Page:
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More About the Author

Paul Nahin was born in California, and did all his schooling there (Brea-Olinda High 1958, Stanford BS 1962, Caltech MS 1963, and - as a Howard Hughes Staff Doctoral Fellow - UC/Irvine PhD 1972, with all degrees in electrical engineering). He worked as a digital logic designer and radar systems engineer in the Southern California aerospace industry until 1971, when he started his academic career. He has taught at Harvey Mudd College, the Naval Postgraduate School, and the Universities of New Hampshire (where he is now emeritus professor of electrical engineering) and Virginia. In between and here-and-there he spent a post-doctoral year at the Naval Research Laboratory, and a summer and a year at the Center for Naval Analyses and the Institute for Defense Analyses as a weapon systems analyst, all in Washington, DC. He has published a couple dozen short science fiction stories in ANALOG, OMNI, and TWILIGHT ZONE magazines, and has written 16 books on mathematics and physics, published by IEEE Press, Springer, and the university presses of Johns Hopkins and Princeton. His most recent book, INSIDE INTERESTING INTEGRALS, discussing numerous techniques for doing definite integrals (up through and including contour integration in the complex plane) that commonly occur in physics, engineering, and mathematics, was published by Springer in September 2014. His next book, IN PRAISE OF SIMPLE PHYSICS, on the application in everyday life situations of elementary mathematics (up to and including freshman calculus) and the fundamental physical laws, is under contract with Princeton University Press and will appear in early 2016. He has given invited talks on mathematics at Bowdoin College, the Claremont Graduate School, the University of Tennessee, and Caltech, has appeared on National Public Radio's "Science Friday" show (discussing time travel) as well as on New Hampshire Public Radio's "The Front Porch" show (discussing imaginary numbers), and advised Boston's WGBH Public Television's "Nova" program on the script for their time travel episode. He gave the invited Sampson Lectures for 2011 in Mathematics at Bates College (Lewiston, Maine). When he isn't writing he is battling evil-doers on his PS4 and, now and then, he even wins.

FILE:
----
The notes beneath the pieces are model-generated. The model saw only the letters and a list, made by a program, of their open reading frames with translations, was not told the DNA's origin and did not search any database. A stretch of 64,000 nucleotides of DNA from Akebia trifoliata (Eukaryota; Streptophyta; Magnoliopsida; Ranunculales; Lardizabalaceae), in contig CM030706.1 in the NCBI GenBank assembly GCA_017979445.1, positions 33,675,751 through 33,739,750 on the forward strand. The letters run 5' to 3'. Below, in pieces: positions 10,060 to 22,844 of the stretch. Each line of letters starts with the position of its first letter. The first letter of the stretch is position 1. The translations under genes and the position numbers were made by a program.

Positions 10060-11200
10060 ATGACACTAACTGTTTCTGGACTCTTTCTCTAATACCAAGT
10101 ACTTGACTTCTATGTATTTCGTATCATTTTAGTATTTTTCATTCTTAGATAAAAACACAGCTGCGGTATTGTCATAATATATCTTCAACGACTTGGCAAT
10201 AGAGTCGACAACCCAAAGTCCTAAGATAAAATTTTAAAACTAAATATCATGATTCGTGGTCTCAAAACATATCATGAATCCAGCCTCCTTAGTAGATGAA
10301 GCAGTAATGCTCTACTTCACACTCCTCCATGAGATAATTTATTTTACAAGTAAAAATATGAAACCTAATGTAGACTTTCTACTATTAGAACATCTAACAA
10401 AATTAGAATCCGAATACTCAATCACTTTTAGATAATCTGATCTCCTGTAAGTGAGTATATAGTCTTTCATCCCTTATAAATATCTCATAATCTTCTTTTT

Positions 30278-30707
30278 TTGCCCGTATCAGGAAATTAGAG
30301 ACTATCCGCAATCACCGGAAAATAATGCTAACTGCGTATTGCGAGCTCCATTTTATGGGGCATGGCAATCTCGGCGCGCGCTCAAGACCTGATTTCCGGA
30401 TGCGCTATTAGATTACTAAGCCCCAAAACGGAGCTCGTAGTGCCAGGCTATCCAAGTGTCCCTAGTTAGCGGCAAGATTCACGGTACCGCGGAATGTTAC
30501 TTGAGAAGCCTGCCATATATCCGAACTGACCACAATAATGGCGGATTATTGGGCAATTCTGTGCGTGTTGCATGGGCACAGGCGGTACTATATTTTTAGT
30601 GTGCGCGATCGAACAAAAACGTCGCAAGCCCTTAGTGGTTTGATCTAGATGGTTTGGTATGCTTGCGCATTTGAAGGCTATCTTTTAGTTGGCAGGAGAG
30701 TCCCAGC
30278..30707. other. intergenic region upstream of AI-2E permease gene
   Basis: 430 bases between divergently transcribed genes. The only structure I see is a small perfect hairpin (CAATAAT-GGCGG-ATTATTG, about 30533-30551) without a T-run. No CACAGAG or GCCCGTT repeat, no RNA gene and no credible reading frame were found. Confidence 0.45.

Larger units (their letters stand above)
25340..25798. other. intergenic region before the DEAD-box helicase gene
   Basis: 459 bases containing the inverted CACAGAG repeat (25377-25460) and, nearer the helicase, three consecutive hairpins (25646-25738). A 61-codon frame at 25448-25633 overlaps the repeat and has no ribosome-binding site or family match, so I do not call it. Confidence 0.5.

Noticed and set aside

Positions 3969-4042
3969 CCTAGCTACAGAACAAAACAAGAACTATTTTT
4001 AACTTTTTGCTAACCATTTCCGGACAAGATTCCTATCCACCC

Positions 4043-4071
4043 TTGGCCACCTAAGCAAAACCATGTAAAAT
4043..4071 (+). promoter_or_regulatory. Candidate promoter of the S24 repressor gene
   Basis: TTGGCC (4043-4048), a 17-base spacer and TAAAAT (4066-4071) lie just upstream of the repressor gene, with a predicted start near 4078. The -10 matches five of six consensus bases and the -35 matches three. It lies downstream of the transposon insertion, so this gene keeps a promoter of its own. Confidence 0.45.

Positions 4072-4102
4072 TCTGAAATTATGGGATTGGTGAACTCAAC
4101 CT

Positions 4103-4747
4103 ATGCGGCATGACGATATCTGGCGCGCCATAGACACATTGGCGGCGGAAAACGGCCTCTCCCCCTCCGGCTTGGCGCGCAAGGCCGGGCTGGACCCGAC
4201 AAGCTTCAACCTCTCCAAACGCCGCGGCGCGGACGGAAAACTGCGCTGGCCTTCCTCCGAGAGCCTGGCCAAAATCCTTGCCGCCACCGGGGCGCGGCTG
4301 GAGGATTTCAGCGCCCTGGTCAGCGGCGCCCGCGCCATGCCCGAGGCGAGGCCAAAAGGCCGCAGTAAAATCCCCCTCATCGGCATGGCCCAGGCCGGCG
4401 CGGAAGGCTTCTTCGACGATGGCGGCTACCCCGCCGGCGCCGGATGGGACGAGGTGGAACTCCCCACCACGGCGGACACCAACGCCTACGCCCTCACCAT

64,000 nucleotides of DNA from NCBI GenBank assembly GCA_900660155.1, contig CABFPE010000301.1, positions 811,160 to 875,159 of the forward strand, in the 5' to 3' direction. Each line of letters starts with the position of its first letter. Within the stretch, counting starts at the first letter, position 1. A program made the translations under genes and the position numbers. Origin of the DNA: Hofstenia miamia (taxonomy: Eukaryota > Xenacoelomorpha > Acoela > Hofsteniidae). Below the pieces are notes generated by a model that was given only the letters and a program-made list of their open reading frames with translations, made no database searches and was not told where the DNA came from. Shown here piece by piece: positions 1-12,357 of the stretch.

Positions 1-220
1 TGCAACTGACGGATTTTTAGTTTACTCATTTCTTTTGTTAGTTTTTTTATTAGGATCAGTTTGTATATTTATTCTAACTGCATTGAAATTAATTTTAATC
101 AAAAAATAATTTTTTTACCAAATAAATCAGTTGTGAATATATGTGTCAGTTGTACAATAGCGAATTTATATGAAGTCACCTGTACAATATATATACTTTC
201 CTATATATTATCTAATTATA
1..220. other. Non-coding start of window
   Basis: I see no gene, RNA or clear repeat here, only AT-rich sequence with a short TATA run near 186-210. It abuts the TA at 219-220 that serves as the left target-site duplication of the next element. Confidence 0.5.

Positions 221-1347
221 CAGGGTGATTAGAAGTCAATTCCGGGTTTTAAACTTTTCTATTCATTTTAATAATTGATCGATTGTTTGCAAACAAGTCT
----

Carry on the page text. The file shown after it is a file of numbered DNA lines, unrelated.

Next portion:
FINALLY - numerous readers have written over the years asking about the solutions manual to my Springer book, THE SCIENCE OF RADIO. Springer has kindly made it available in pdf format (3 MB), and if you write to me I'll send you a copy.